But, if Judas’ gospel looks so much like ours where do we derive assurance? The book of 1 John gives this assurance of salvation to those it belongs and only to them. This assurance in meant only for those whom measure up to the distinctive characteristics of those with saving faith. This assurance is for them alone. In 1 John 2:3-4 he states;

“We know that we have come to know him if we obey his commands.” NIV

This command is to love. I cringe writing this. I wish we had a different word for love. Well, it isn’t the word but its misuse that disturbs me. Everyone in their mind loves; everyone has a good heart by their own declaration. By this they believe they will be saved. By everyone’s personal belief in their proclamation of faith and their self-certain confession of loving sincerity, they feel that they are saved. Is that messed up our what? Merely by believing you truly believe you are saved? I do not think that in assurance but a disastrous presumption, a sweet dream turned nightmare.

You may say “Judas is not me, I’ve been chosen.” Wasn’t Judas personally appointed by Jesus? You may muse, “But I know Christ.” Have you kissed his cheek? If this is the matter Judas may be with us in Heaven. But no: No, not by mere howling conviction are we sons; not by a firm statement of allegiance but in truth only. Only in identity, by pure likeness in conviction can we claim oneness.

How does one know rain but by it’s a sheen on a raincoat or the Sun’s heat but by a warm back reflecting it’s glow. Flowers are not so by their proud announcement of fragrance. They aren’t flowers by their determined desire for beauty, but in their essence. This they proclaim without voice. As we are known by the bloom and fragrance of our love so we are Christians; the saved are love without carnal limits.

Love On It’s Head

If a dog has no owner and is cold outside, you bring him in and give him help. When there is a person cold and wet outside your door you call the cops? Is this really who we are?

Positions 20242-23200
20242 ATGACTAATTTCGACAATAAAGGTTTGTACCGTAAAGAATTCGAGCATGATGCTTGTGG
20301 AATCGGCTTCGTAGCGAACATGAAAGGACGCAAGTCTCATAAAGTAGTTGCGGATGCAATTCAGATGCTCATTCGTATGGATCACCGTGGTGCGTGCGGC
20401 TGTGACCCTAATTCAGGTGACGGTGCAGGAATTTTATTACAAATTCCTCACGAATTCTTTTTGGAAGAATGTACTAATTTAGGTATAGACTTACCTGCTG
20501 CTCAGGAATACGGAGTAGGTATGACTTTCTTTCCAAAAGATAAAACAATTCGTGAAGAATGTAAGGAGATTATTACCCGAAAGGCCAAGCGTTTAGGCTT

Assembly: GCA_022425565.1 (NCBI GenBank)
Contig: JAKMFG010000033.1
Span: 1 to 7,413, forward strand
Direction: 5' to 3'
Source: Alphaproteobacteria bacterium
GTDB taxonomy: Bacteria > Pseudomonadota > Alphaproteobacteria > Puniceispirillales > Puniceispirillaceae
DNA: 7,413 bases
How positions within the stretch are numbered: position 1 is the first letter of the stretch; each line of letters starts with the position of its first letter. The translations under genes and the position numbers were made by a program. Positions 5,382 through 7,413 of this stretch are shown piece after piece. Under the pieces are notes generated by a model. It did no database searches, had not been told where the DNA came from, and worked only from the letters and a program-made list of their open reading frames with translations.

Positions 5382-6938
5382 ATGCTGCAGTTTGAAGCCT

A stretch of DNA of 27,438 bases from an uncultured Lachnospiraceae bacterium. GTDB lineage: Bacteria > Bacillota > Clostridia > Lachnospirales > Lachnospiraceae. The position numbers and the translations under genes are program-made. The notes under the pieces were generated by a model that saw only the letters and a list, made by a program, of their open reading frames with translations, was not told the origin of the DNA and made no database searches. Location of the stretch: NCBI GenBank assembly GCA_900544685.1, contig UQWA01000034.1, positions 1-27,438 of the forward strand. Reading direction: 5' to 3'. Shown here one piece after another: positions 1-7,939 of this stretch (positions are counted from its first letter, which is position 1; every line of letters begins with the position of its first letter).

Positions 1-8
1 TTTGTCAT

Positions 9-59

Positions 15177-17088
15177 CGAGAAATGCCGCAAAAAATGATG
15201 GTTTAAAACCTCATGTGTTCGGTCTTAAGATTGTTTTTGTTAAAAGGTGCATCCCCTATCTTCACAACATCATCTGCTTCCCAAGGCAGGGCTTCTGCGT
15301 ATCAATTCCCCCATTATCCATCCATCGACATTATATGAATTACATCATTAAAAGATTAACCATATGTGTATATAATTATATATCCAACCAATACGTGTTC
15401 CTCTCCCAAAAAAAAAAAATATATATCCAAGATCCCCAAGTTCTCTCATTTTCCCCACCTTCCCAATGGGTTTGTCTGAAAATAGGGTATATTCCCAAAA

I know people can be scary and dangerous. We see the news and the horrible things that happen. If someone comes to your door, I can see you really might not want to let them in. I get that. But when would we help? How bad off does the person need to be?

I know we have been conditioned. We have a refined fear that has been developed over our years of experiences and media. But I tell you, this blade cuts both ways. When we are in need people tend to look at us strangely, yes they do. They wonder what our angle is and if we can be trusted.

When faced with a decision to help, we do a quick in-perceivable calculation in our mid. It is a risk benefit analysis. “What will happen to me?”, “What will I get?”; are very natural questions to ask. No wonder we do not help others. We understand very quickly upon completion of the mental calculation that we will get a kick in the pants and be out some time and money.

However, I believe most of our persona l”prophesies of doom” never are realized. This ought to teach us something. We simply feel security is more valuable, than a minor risk; than the benefits of attempting to help a person. Even if the person we help doesn’t hurt us we are still afraid. But maybe only scared they may annoy us or interrupt our valuable lives. The one we help is truly the only beneficiary. I know you may still wonder “What is in it for me?”

Love On I’ts Head

We can help men and women like him.
If a dog has no owner and is cold outside, you bring him in and give him help. When there is a person cold and wet outside your door you call the cops? Is this really who we are?

I know people can be scary and dangerous. We see the news and the horrible things that happen. If someone comes to your door, I can see you really might not want to let them in. I get that. But when would we help? How bad off does the person need to be?

I know we have been conditioned. We have a refined fear that has been developed over our years of experiences and media. But I tell you, this blade cuts both ways. When we are in need people tend to look at us strangely, yes they do. They wonder what our angle is and if we can be trusted.

When faced with a decision to help, we do a quick in-perceivable calculation in our mid. It is a risk benefit analysis. “What will happen to me?”, “What will I get?”; are very natural questions to ask. No wonder we do not help others. We understand very quickly upon completion of the mental calculation that we will get a kick in the pants and be out some time and money.

However, I believe most of our persona l”prophesies of doom” never are realized. This ought to teach us something. We simply feel security is more valuable, than a minor risk; than the benefits of attempting to help a person. Even if the person we help doesn’t hurt us we are still afraid. But maybe only scared they may annoy us or interrupt our valuable lives. The one we help is truly the only beneficiary. I know you may still wonder “What is in it for me?”